A quick guide to getting started with video consultations

Getting ready

Create a safe and professional environment

Find somewhere private and free from distractions. Video consultations should always be conducted from a physical space that guarantees patient confidentiality.

Create the feeling of a clinical setting during the video consultation. Having a neutral background that doesn’t show any personal items or picture frames feels more professional. This also creates fewer distractions for patients during consultations.

Be in a room with a good light source that faces you. This can be from a window or a desk lamp. Also, make sure patients can clearly see your face. If the light source is coming from behind you or from the side it can affect video quality.

Set up and test your equipment

Make sure your internet connection is stable. If you can, connect your computer to the internet by cable connection. These are often more stable than wireless internet connections.

Before your first consultation, test your camera and microphone to make sure they work properly. Consider doing a test video consultation with a friend or colleague. Headsets with a microphone give the best sound quality for patients.

Position your camera close to eye level. This angle makes your face clearly visible and ensures patients can see your facial expressions and other non-verbal cues.

Conducting the consultation

Stay present and maintain eye contact

With digital healthcare, it’s even more important to be present and to keep eye contact with patients during consultations. Many patients have never had a video consultation, so it’s important to make them feel comfortable and safe.

If you must break eye contact for a longer period of time, clearly tell the patient what you are doing and why. This can happen when writing medical notes or when checking something on another screen. It could also happen if you temporarily turn off your camera or microphone for some reason. Informing the patient about what you are doing ensures they still feel listened to, even if you need to complete another task.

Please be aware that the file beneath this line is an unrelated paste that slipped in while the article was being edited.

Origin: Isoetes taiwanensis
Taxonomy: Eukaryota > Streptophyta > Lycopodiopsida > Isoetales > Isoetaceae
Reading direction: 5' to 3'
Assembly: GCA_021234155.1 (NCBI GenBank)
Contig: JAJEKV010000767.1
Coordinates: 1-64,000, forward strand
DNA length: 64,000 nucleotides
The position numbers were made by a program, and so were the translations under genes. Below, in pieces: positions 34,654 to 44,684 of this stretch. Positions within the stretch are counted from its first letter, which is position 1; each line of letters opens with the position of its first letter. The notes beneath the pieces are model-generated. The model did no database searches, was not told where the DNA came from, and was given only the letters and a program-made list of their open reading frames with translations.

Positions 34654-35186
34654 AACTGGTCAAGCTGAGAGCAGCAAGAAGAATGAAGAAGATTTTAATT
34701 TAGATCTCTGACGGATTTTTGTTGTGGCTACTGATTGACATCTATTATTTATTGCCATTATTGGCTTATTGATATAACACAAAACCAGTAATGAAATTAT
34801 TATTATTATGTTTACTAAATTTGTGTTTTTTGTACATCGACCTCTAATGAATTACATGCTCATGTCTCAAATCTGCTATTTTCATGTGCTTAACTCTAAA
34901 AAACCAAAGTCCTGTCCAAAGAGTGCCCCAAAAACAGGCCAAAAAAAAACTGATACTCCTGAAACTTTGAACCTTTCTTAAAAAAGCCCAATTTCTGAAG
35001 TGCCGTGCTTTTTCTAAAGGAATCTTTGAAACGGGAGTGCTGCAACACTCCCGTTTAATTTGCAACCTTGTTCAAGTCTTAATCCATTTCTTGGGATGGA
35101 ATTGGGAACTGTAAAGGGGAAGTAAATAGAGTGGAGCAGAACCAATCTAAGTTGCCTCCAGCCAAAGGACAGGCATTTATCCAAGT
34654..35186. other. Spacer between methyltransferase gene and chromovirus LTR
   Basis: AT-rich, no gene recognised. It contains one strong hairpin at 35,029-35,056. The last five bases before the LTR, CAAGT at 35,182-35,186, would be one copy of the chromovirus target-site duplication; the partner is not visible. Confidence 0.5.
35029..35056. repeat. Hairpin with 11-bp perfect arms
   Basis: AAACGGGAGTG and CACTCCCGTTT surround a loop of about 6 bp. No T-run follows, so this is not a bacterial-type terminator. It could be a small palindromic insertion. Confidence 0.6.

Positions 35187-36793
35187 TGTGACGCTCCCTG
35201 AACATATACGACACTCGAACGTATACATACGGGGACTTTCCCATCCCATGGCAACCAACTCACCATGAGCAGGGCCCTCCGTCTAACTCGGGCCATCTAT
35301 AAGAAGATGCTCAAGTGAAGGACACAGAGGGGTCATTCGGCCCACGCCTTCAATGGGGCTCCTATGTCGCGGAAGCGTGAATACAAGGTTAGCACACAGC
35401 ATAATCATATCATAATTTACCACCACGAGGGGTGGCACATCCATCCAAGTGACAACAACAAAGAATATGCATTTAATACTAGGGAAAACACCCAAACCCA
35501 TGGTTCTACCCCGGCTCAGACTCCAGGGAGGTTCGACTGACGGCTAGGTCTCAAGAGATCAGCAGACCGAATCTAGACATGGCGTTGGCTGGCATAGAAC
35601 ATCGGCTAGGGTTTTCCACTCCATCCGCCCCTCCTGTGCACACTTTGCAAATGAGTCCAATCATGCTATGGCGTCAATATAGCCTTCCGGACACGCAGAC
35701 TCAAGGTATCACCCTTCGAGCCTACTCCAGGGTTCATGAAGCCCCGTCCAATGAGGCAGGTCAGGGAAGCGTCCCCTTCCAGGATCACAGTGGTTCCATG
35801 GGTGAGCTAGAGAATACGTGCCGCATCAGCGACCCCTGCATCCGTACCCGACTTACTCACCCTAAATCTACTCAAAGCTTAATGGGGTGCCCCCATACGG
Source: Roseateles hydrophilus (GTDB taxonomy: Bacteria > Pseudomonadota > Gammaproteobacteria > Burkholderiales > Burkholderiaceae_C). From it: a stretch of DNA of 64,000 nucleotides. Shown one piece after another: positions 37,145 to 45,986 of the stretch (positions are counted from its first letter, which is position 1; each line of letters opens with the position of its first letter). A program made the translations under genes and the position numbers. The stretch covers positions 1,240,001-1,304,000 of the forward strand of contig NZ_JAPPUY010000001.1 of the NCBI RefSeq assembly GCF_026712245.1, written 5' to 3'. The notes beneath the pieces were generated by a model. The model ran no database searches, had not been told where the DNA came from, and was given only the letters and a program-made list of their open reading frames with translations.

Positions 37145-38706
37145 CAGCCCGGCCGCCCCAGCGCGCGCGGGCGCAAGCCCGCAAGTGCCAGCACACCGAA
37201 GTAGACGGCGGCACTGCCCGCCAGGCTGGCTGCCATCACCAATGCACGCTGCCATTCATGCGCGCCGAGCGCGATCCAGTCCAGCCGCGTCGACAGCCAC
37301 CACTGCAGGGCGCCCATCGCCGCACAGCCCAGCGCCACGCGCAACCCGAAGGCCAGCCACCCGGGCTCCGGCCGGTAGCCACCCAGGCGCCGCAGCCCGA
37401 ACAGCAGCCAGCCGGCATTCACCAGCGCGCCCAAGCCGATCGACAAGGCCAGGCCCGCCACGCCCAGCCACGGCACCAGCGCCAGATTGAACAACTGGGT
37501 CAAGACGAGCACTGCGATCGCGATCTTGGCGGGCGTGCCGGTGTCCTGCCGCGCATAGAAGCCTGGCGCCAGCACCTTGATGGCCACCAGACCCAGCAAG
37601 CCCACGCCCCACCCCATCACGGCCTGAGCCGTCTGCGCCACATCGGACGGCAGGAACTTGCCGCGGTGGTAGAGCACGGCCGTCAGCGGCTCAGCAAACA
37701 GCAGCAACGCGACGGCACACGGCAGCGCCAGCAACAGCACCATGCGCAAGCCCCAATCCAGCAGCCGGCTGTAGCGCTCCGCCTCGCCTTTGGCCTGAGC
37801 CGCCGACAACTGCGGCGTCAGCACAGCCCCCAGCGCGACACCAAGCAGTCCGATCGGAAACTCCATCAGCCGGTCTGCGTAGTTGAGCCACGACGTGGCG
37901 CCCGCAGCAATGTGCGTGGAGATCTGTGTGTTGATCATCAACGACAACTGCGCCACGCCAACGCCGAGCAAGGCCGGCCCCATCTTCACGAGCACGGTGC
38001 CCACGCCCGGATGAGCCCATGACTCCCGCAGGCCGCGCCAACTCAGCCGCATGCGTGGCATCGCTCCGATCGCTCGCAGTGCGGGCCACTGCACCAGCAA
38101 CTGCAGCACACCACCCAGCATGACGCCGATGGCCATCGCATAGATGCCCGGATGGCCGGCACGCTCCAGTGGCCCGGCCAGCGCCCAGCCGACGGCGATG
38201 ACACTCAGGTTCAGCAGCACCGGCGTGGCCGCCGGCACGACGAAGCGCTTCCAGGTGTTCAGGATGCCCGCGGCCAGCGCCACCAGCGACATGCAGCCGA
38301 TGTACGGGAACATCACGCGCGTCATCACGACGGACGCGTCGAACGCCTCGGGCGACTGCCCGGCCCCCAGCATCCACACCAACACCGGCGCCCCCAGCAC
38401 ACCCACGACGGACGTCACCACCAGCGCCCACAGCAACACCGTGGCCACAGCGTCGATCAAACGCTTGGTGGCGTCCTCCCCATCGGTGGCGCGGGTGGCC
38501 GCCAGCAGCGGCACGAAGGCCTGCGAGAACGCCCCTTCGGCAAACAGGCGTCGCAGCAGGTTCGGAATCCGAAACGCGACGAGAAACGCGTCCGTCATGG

Speak clearly and set clear expectations of what is (and is not) possible with video consultations.

Examining the patient and working together

In a video consultation, the initial examination of a patient can quickly highlight conditions that need urgent medical attention, such as abnormal breathing or signs of physical trauma. After this initial examination, a more detailed examination of the patient can be conducted as needed.

Patient participation is an important tool in video consultations. As a healthcare professional, you need to work together with the patient more than you would do in a conventional in-person consultation.

Get started

Some examples of clinician-patient collaboration during a video consultation

  • Asking the patient to fetch their thermometer and to take their temperature.

  • Asking the patient to point their smartphone camera towards the back of their throat so that you can examine them. The patient should turn on the torch function on their smartphone to give better lighting. This can be a bit tricky for the patient to do, but you can be a guide by saying things like: “Could you move the camera closer to your mouth” or “Please move your phone a little to the right”.

  • In video consultations with children, asking the legal guardian to point the camera at their child while you talk to them. Observing the child while interacting or playing can be very helpful in determining the child’s current health status.

  • For examinations of orthopaedic symptoms, asking the patient to rest their smartphone against something so that you can examine different movements. Seeing the patient's whole body in the frame of the video is helpful here.

  • When writing medical notes, make a clear distinction between actual findings that you as a clinician have made and what the patient has reported. For example: “patient reports a pulse measurement of 70 beats per min”.

In partnership with